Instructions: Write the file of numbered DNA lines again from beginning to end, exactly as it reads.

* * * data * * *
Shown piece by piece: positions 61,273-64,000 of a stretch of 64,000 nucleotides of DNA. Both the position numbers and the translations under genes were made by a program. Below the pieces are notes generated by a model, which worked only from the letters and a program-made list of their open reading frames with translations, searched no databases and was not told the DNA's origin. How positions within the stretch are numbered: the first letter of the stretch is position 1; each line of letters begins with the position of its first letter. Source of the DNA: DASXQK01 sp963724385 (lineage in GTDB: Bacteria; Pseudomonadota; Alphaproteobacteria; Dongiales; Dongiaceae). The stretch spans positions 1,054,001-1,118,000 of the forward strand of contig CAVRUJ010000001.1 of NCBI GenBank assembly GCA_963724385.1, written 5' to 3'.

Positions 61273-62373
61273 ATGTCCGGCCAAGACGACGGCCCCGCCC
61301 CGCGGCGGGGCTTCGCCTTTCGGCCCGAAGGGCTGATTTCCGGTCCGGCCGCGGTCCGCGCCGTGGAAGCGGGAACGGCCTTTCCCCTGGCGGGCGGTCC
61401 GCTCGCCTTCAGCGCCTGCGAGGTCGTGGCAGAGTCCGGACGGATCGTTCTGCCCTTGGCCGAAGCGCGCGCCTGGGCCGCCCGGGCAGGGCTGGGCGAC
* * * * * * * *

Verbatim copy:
Shown piece by piece: positions 61,273-64,000 of a stretch of 64,000 nucleotides of DNA. Both the position numbers and the translations under genes were made by a program. Below the pieces are notes generated by a model, which worked only from the letters and a program-made list of their open reading frames with translations, searched no databases and was not told the DNA's origin. How positions within the stretch are numbered: the first letter of the stretch is position 1; each line of letters begins with the position of its first letter. Source of the DNA: DASXQK01 sp963724385 (lineage in GTDB: Bacteria; Pseudomonadota; Alphaproteobacteria; Dongiales; Dongiaceae). The stretch spans positions 1,054,001-1,118,000 of the forward strand of contig CAVRUJ010000001.1 of NCBI GenBank assembly GCA_963724385.1, written 5' to 3'.

Positions 61273-62373
61273 ATGTCCGGCCAAGACGACGGCCCCGCCC
61301 CGCGGCGGGGCTTCGCCTTTCGGCCCGAAGGGCTGATTTCCGGTCCGGCCGCGGTCCGCGCCGTGGAAGCGGGAACGGCCTTTCCCCTGGCGGGCGGTCC
61401 GCTCGCCTTCAGCGCCTGCGAGGTCGTGGCAGAGTCCGGACGGATCGTTCTGCCCTTGGCCGAAGCGCGCGCCTGGGCCGCCCGGGCAGGGCTGGGCGAC